IMR Press / EJGO / Volume 40 / Issue 4 / DOI: 10.12892/ejgo4770.2019
Open Access Original Research
Learning curve in colposcopic training among gynecologic oncology fellows
Show Less
1 Division of Gynecologic Oncology, Department of Obstetrics and Gynecology, Faculty of Medicine, Chulalongkorn University and King Chulalongkorn Memorial Hospital, Bangkok, Thailand
Eur. J. Gynaecol. Oncol. 2019 , 40(4), 647–651; https://doi.org/10.12892/ejgo4770.2019
Revised: 11 June 2018 | Published: 10 August 2019
Abstract

Objective: To demonstrate the learning curve of colposcopic training among gynecologic oncology fellows at King Chulalongkorn Memorial Hospital. Materials and Methods: A retrospective review of colposcopic examinations during June 2014 -April 2017 was performed. The agreement between colposcopic impression (normal vs. low grade lesion vs. high grade lesion) and histopathology (benign vs. HPV/CIN1 vs. CIN2+) was defined as accuracy. Accuracy rate of attending staffs in the institute during the same period was used as the reference level. Cumulative mean proportion of accuracy rate at each consecutive case was plotted in graph and learning curve was generated. Result: Six hundred ninety-one patients were included. Overall accuracy rate of fellows after completion of training was comparable to the attending staffs, which was 68.1% (95% CI 63.4 - 72.4%) versus 68.0% (95% CI 61.9 -73.6%) Normal colposcopic impression correctly predicted normal histopathology in only 30.3% of cases. Colposcopic impression of low-grade and high-grade lesions correctly predicted low-and high-grade intraepithelial lesions on biopsy in 75.9% and 53.4% of cases, respectively. CIN2+ lesions were misdiagnosed in 2.9% of the patients with normal colposcopic impression and 37.2% of the patients with low-grade lesion. The learning curve showed a plateau after 50 cases at around 70% accuracy rate, which was the similar accuracy rate of attending staffs. Conclusion: Colposcopic examination is a procedure that requires comprehensive training. The minimum numbers of 50 colposcopic procedures were required to achieve optimal competency and maintain proficiency.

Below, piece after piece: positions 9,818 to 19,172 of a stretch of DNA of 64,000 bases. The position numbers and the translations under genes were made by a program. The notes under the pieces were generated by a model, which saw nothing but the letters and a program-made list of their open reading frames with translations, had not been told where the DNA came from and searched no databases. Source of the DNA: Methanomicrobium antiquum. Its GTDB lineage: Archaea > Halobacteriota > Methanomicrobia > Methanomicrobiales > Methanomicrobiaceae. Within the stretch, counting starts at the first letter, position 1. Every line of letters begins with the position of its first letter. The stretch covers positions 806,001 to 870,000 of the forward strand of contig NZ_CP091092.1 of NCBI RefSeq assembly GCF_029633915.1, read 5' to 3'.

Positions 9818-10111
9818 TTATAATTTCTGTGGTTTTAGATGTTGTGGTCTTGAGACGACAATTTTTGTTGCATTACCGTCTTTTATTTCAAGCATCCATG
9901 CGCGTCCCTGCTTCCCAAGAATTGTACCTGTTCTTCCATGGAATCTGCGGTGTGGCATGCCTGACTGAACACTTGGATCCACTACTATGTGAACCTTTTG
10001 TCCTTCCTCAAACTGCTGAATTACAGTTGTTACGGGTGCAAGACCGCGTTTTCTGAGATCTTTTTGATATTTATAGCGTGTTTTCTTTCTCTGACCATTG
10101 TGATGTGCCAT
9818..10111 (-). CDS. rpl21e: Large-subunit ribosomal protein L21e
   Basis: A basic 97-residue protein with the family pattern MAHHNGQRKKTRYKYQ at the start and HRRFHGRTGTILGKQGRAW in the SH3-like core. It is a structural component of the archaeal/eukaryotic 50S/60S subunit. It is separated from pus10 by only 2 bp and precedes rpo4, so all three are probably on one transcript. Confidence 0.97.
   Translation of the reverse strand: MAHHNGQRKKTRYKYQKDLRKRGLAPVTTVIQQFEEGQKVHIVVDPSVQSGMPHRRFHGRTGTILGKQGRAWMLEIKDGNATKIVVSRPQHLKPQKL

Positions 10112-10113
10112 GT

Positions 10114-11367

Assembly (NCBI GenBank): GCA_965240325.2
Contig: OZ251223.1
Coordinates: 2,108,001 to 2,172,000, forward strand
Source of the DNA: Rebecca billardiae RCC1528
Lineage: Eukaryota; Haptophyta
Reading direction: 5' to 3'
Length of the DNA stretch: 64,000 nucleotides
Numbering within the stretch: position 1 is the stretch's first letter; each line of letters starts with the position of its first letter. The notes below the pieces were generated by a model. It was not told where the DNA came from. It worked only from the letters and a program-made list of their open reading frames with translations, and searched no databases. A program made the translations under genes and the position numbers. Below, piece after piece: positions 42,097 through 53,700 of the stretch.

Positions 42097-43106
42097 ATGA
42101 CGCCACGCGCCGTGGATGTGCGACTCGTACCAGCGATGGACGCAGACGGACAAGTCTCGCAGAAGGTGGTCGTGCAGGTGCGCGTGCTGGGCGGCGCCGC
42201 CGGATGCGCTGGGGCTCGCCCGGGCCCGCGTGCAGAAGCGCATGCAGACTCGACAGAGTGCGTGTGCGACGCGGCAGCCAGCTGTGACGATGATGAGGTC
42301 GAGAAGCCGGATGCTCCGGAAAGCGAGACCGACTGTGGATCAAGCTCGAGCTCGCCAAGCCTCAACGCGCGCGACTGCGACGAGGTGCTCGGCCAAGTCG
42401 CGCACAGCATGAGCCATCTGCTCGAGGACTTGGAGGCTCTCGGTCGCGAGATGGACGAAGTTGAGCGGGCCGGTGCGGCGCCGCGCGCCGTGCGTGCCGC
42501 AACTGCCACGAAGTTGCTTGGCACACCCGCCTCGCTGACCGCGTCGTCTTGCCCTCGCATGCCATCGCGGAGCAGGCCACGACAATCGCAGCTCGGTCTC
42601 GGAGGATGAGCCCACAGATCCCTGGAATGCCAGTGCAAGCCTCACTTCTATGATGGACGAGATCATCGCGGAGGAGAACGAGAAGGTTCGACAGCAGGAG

Keywords
Accuracy
Colposcopy
CIN
Learning curve
Training
Introduction

Cervical cancer remains an important health problem in Thailand and around the world [1,2]. This preventable disease is the second most common cancer found among Thai women [2]. Colposcopy is a standard procedure recommended by the American Society for Colposcopy and Cervical Pathology (ASCCP) guidelines for women who have abnormal cervical cytology or positive oncogenic HPV testing [3]. The procedure requires comprehensive training and learning curve. Qualified colposcopists must be trained to identify lesions at risk for intraepithelial lesions or cancers and select the appropriated areas for biopsy.The pathologic results from colposcopic directed biopsies will guide further management.

Colposcopic findings and impressions according to colposcopic terminology of the International Federation for Cervical Pathology and Colposcopy (IFCPC) are subjective and based on colposcopist’s interpretation [4]. Interobserver variability between colposcopists is quite high [5]. To minimize this subjectivity, specific training with immediate feedback from experienced colposcopists is required. Pathologic review in each patient is another feedback method aiming to achieve standard accuracy of colposcopic diagnosis.